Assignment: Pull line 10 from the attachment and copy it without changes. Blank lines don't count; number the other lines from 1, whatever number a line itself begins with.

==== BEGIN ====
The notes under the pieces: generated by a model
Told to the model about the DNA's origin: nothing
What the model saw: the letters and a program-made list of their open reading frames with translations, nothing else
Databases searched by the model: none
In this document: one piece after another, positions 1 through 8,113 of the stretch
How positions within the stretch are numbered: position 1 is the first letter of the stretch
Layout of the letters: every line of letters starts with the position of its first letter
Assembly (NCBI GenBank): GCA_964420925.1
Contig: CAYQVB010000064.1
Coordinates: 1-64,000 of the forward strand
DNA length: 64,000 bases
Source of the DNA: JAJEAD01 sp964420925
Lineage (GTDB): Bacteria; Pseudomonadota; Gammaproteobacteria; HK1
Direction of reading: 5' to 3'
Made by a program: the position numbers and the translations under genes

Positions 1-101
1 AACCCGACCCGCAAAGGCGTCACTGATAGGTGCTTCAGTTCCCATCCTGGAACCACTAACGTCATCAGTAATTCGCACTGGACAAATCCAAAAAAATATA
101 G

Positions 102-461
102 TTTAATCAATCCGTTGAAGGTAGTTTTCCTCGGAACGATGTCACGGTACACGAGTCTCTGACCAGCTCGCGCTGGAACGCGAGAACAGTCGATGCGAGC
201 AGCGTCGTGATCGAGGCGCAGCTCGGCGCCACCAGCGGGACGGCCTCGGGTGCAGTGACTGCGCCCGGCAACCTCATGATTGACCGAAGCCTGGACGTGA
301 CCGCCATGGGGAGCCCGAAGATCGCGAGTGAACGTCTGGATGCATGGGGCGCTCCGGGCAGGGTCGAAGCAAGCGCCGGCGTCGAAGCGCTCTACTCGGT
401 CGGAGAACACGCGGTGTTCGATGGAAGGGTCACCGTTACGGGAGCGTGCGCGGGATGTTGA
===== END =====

Coordinates: 1-64,000 of the forward strand